Arthur Levitt ’52 in the Financial Times:

The Massachusetts special Senate election has not only generated fresh thinking about healthcare reform – it has also given new urgency to financial market regulatory reform

… [Lots of wonkery.]

Though these steps are critical to successful reform, none of it would happen without the wake-up call delivered in Massachusetts. Leaders in both parties now know that voters are frustrated with inaction. Ultimately, what matters most are not issues like banker profits and bonuses, but investor confidence in US markets. That confidence will come from greater transparency. Every regulatory reform must contribute to that goal.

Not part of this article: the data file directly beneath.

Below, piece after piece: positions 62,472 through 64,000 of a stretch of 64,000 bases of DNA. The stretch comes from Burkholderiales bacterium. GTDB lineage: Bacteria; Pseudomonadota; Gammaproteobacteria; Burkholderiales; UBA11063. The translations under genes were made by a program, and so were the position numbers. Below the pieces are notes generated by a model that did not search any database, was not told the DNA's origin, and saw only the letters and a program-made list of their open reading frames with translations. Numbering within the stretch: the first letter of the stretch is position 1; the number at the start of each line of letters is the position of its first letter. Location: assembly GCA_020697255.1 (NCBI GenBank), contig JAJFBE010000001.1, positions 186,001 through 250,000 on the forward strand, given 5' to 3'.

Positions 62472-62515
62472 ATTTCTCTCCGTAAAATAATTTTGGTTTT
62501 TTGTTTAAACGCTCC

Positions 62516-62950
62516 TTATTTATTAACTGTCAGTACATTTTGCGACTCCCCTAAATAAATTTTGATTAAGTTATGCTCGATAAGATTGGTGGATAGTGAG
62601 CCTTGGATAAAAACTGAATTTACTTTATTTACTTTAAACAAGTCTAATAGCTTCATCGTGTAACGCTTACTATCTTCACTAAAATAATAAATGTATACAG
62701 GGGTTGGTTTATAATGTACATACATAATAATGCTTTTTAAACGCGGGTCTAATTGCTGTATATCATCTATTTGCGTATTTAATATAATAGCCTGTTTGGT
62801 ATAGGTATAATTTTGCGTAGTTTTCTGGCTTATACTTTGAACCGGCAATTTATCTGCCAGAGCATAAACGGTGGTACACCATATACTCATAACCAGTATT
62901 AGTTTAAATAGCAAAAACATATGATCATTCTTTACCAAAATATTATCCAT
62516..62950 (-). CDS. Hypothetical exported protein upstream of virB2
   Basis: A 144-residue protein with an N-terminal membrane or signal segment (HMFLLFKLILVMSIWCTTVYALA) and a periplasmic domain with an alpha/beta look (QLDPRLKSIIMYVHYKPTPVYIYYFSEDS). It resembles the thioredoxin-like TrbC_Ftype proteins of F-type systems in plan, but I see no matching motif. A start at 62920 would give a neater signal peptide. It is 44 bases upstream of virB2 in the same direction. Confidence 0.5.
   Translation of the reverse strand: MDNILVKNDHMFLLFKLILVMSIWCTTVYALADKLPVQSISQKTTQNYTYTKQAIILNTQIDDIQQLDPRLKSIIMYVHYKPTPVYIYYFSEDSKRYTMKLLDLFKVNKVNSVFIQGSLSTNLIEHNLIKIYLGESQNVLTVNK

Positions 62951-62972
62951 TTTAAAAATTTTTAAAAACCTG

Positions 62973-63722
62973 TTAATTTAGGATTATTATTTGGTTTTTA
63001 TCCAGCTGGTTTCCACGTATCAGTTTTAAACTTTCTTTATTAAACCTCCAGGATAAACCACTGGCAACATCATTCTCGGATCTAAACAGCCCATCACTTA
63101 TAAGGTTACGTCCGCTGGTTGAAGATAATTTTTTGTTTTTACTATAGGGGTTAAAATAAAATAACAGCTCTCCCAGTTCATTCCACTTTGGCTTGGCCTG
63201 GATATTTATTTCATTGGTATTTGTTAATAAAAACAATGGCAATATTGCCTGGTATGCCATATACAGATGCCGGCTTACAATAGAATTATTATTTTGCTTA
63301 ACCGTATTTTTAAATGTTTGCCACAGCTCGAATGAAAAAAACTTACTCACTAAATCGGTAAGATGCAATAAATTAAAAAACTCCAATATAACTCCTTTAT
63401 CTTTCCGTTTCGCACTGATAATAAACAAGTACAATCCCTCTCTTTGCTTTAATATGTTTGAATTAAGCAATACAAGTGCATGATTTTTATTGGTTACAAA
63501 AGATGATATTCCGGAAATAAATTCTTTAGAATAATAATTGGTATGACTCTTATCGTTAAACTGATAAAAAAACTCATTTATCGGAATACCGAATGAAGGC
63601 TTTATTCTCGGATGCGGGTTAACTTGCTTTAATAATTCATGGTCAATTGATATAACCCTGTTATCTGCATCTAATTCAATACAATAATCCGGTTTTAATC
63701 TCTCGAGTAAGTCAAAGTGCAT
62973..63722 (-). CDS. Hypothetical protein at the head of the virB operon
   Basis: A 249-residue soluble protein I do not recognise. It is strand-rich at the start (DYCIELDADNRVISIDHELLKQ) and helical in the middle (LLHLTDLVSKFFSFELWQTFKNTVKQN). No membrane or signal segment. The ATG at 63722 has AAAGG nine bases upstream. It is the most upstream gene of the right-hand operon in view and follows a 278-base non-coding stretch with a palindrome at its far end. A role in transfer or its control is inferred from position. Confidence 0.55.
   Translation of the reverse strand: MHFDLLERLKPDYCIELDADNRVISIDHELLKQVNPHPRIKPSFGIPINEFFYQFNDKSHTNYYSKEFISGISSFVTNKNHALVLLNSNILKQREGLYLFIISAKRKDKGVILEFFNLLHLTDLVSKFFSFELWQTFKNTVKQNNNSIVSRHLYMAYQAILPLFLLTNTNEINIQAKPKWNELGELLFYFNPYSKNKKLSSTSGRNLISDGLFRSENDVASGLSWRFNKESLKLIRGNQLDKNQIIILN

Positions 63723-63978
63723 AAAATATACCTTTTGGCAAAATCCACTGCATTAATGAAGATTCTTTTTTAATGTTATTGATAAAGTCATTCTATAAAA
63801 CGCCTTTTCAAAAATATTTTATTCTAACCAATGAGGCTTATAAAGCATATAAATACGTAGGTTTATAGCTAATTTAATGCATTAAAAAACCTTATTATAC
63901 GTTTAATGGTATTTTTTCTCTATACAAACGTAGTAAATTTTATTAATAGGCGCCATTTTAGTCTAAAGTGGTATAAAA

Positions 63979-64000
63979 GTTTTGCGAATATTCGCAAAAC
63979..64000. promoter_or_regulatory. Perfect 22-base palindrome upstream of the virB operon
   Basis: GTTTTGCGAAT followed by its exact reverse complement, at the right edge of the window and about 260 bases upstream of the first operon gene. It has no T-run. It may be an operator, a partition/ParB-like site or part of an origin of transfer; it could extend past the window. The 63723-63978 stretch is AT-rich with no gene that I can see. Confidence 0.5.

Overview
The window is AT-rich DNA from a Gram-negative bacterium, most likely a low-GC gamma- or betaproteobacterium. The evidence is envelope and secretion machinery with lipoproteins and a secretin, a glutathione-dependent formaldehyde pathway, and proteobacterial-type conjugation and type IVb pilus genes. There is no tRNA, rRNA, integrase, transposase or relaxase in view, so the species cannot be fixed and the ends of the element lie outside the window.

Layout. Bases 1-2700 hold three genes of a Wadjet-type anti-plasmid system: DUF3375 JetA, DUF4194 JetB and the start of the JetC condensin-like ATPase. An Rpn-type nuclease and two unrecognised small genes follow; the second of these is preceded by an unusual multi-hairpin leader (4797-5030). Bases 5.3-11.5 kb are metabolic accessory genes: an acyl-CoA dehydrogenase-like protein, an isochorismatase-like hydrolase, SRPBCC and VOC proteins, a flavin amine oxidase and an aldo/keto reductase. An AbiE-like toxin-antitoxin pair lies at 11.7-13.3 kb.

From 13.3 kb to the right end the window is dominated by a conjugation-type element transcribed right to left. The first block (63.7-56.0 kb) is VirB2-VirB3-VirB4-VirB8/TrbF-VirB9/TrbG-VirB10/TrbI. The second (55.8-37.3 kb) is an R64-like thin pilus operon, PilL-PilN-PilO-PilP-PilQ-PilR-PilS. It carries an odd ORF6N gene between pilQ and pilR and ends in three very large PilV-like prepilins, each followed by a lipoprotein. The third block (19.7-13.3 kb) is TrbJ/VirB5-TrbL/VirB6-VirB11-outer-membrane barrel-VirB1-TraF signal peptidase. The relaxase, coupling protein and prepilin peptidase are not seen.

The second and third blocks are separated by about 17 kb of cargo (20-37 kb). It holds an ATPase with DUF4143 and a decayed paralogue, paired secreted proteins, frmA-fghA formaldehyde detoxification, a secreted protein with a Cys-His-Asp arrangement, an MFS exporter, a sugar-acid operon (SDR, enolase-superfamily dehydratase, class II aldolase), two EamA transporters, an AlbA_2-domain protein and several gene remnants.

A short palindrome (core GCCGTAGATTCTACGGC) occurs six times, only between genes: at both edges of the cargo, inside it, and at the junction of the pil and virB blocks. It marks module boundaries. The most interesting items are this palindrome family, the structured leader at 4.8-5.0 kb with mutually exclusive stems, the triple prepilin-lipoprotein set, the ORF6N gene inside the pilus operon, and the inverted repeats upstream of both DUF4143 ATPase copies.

Read the whole thing. Levitt is right to be highly skeptical of some of Obama’s ideas but wrong to think that his own specific regulations are likely to be any more successful. Smart people (like him!) have been regulating financial institutions for 50 years. What has all that work brought us? Disaster.

The only solution is to punish the dumb capital that lent money to suspect institutions like Lehman, Bear, Fannie, Freddie, Bank of America and so on. Allowing Lehman to go bankrupt did more to help the process of reform than 1,000 Levitt regulations because it inspired (at least some!) diligence on the part of the folks who control the capital. They were burned. They will be more careful next time.

But, in my view, they were not burned enough to really learn. We need to let the other bankrupt institutions go bankrupt. That will do more for the cause of financial market sanity than anything else.

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